Advertisement

  1. ITV Report

Serial Killer's victim's inquest to probe possible police predjudice

An inquest into the deaths of serial killer Stephen Port's victims will examine whether "prejudice" or "lack of understanding" of their sexuality affected the initial Metropolitan Police investigations.

Port, now aged 44, drugged and raped four young gay men and dumped their bodies near his home in Barking, east London, between 2014 and 2015.

Convicted serial killer Stephen Port Credit: Metropolitan Police

Following a trial at the Old Bailey, he was handed a whole life sentence for the murders of fashion student Anthony Walgate, 23, Gabriel Kovari, 22, Kent chef Daniel Whitworth, 21, and Jack Taylor, 25, a forklift truck driver from Dagenham.

A full inquest due next year is expected to focus on possible failings by police after the victims' families questioned why Port was not stopped sooner.

Andrew O'Connor QC, counsel for the coroner, told a pre-inquest hearing at the Old Bailey that the provisional scope would cover whether prejudice of officers led to failings.

Mr O'Connor said that "the most important question" for the coroner to decide was whether police treating Mr Kovari's death as non-suspicious "was a failing and led to other deaths".

He told the court: "Everyone agrees one of the core issues is whether the police investigations into the four deaths were affected by prejudice of the sexuality of Mr Walgate, Mr Kovari, Mr Whitworth and Mr Taylor and indeed Mr Port."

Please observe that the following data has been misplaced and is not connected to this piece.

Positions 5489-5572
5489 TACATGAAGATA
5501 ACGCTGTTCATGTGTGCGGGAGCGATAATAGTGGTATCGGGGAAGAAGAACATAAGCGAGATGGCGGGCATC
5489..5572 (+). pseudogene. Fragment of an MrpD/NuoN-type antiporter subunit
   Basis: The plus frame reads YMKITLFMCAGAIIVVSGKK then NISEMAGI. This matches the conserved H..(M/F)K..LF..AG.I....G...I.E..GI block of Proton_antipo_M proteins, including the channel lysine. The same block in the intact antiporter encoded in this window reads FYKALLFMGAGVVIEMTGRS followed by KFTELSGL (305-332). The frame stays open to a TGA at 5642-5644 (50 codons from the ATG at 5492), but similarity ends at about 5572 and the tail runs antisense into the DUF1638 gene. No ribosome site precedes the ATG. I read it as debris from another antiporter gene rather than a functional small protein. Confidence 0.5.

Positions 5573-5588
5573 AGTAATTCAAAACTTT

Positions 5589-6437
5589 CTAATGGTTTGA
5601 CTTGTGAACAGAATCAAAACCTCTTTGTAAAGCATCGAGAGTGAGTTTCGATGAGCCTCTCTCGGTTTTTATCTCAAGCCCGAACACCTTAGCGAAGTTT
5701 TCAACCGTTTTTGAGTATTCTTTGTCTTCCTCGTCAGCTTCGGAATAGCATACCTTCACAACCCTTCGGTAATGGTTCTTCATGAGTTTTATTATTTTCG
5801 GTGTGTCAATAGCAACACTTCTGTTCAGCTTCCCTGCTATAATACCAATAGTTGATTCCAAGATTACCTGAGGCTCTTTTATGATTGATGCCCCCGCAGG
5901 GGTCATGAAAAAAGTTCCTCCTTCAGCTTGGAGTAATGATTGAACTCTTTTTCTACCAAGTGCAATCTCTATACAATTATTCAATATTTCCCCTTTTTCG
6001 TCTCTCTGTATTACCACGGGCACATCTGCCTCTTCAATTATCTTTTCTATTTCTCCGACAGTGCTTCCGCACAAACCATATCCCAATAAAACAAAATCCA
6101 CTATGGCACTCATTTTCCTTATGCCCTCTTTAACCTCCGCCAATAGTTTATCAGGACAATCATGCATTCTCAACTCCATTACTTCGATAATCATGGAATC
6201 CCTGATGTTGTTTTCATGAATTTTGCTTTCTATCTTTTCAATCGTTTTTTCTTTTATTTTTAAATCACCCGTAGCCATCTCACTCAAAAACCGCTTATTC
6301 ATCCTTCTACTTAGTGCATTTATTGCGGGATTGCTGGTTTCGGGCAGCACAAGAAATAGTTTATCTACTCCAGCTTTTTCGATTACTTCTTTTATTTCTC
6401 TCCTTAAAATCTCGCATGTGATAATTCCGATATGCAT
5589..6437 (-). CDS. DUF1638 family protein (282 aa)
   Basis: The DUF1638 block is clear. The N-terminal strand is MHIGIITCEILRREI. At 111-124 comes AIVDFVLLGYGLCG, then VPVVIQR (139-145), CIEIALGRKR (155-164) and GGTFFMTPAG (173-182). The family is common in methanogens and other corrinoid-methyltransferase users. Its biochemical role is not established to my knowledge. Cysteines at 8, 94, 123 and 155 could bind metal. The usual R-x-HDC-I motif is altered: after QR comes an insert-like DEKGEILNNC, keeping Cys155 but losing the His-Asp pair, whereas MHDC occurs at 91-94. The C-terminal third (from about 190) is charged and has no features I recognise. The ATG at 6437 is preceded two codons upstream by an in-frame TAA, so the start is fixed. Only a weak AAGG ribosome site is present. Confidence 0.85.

The lawyer said that the inquest would not stop at examining individual officers if the evidence led to institutional prejudice.

He said: "The investigation will not stop at establishing whether individual officers were biased, it will clearly need to go further than that."

He said the inquest would be making disclosure requests for any material relating to "these institutional issues".

Leslie Thomas QC, for victims' families, called for the coroner to confirm she would call a jury for the full inquest.

He said: "Arguably there is a lot the police could and should have done. "We say when you look at the test, you will be driven to the inevitable conclusion that a jury should be empanelled."

Judge Sarah Munro QC, sitting as assistant coroner for East London, said: "I have concluded that I do have a reason to suspect that the deaths resulted from the acts or omissions of police or police officers. There must be a jury inquest."